Four Winter Beef Cow Nutrition Strategies
Winter is typically the most costly season in terms of feed expenses. The following winter beef cow nutrition strategies can help maximize your beef cow feed efficiency and ensure cows are at a healthy weight and body condition before the breeding season.
Feed is the No. 1 cost for a cow-calf herd. So, it’s vital to identify open females beforehand to help save money on your winter feeding bill.
Up to 70 percent of total pregnancy loss occurs in the first 45 days after breeding. By conducting pregnancy checks at least 45 days after the breeding season concludes, beef producers can help account for early pregnancy loss. This also provides a clearer picture of which cows are open and may need to be culled going into winter feeding season, which helps save on winter feeding costs.
Evaluate body condition scores following weaning to determine how much weight gain is needed throughout the winter-feeding season to get cows ready for spring calving, and balance nutrition accordingly. There is an increased energy requirement during cold winter weather, so feeding the appropriate levels of protein and energy is important.
Beef cows are evaluated for body condition on a nine-point scale. The acceptable body condition score range is five to seven, with six being the ideal score.
Test stored forages to determine the macro mineral, protein, energy content and overall quality. Make sure these forages are meeting the cows’ nutritional requirements, and consider supplementing additional energy, protein and trace minerals through the winter.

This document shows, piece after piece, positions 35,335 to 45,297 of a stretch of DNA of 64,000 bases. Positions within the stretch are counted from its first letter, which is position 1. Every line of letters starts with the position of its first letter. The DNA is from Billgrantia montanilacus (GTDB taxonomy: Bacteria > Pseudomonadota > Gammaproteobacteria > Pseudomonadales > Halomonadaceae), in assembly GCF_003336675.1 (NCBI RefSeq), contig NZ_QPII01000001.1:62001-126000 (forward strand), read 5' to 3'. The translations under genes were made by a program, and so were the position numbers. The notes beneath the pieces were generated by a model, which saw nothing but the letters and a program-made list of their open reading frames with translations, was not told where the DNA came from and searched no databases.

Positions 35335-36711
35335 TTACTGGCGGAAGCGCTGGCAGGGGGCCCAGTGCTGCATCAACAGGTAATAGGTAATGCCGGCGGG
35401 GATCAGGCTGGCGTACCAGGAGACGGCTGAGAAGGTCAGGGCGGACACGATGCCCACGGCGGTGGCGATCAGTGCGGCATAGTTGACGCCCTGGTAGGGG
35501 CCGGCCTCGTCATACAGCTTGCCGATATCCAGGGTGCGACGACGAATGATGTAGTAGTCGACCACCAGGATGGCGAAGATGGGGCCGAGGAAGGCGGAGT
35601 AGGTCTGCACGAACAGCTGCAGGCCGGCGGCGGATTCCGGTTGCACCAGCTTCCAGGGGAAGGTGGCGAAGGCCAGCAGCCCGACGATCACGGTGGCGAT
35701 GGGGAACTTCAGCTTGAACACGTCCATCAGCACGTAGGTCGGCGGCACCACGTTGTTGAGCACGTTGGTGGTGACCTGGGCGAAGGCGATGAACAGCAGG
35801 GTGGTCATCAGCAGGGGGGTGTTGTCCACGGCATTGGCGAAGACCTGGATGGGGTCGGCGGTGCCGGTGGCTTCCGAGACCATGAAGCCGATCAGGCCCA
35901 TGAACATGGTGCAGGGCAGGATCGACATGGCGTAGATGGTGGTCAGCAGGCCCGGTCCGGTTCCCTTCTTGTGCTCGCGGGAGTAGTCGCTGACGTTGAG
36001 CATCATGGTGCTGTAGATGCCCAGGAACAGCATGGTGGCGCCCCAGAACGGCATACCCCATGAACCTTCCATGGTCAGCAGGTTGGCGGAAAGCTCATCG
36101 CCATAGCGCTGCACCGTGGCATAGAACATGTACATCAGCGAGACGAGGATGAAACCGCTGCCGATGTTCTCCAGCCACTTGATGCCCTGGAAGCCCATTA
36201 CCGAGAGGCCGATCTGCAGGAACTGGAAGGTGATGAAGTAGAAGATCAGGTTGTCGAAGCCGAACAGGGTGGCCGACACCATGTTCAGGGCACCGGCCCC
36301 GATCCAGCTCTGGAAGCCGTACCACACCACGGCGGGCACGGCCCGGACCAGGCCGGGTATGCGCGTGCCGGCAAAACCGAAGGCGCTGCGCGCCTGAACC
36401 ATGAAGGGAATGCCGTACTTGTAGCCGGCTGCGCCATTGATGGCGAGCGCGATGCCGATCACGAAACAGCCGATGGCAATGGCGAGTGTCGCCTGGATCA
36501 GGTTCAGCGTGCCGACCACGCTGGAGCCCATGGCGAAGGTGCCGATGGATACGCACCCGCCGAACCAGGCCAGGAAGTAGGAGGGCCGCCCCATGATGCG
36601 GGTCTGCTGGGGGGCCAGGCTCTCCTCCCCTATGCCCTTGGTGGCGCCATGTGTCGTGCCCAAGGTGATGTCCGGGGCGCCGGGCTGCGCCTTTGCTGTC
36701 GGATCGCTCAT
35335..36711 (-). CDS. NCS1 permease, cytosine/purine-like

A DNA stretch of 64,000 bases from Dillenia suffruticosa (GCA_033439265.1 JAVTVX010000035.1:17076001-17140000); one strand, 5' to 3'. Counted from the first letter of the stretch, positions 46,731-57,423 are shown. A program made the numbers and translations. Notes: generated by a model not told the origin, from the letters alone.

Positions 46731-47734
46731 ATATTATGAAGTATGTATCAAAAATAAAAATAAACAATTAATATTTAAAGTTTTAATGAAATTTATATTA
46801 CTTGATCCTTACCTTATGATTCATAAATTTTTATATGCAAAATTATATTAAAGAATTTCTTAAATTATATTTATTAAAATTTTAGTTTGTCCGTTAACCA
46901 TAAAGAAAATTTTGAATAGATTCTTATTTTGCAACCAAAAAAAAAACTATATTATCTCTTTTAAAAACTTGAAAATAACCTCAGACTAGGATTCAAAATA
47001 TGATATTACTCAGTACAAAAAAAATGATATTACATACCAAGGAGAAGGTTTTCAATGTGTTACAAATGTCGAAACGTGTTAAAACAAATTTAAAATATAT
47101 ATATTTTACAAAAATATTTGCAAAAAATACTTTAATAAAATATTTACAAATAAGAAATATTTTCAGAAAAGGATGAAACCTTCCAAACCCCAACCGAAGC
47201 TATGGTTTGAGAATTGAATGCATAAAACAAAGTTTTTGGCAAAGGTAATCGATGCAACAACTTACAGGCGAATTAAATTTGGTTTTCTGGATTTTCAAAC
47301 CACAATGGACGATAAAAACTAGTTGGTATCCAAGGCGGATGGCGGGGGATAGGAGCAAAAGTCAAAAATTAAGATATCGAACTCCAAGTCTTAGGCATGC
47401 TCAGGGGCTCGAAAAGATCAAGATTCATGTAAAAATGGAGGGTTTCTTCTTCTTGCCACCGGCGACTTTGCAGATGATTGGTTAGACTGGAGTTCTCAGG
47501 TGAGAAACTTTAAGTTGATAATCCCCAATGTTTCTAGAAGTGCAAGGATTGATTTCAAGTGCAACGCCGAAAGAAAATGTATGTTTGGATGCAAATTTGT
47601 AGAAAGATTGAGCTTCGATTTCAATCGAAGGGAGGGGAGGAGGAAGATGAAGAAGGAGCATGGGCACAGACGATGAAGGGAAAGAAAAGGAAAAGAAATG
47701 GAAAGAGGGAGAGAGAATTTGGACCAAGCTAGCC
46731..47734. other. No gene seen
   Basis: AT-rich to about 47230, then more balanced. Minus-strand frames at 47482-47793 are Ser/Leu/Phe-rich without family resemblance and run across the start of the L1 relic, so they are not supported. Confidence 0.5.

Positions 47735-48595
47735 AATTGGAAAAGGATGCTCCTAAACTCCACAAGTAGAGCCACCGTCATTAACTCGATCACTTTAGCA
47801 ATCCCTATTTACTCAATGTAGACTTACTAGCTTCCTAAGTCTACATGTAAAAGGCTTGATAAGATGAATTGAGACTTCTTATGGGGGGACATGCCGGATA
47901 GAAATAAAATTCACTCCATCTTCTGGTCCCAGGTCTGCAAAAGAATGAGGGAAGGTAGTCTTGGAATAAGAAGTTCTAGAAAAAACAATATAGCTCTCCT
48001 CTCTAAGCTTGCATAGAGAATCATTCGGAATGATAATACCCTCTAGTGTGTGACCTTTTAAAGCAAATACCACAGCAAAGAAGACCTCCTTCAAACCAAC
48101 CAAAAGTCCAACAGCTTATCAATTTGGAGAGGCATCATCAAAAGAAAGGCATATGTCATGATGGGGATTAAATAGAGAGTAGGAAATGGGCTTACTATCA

Stored and stockpiled forages are more mature than lush forages and, therefore, are going to have less trace mineral availability and a lower overall nutritional value. It is important to supplement your beef cattle nutrition program with performance trace minerals and vitamins during winter.
Supplementing trace minerals is easier in winter since cows are often closer to the home farm at that time. Research has shown that feeding performance trace minerals during the third trimester results in increased weaning weight, as well as reduced incidence of Bovine Respiratory Disease in the offspring.
In addition to these four winter beef cattle nutrition strategies, beef cattle producers should consider their feeding practices and look for opportunities to reduce forage waste. Winter preparation should also include checking water sources to ensure beef cows have ample access to water.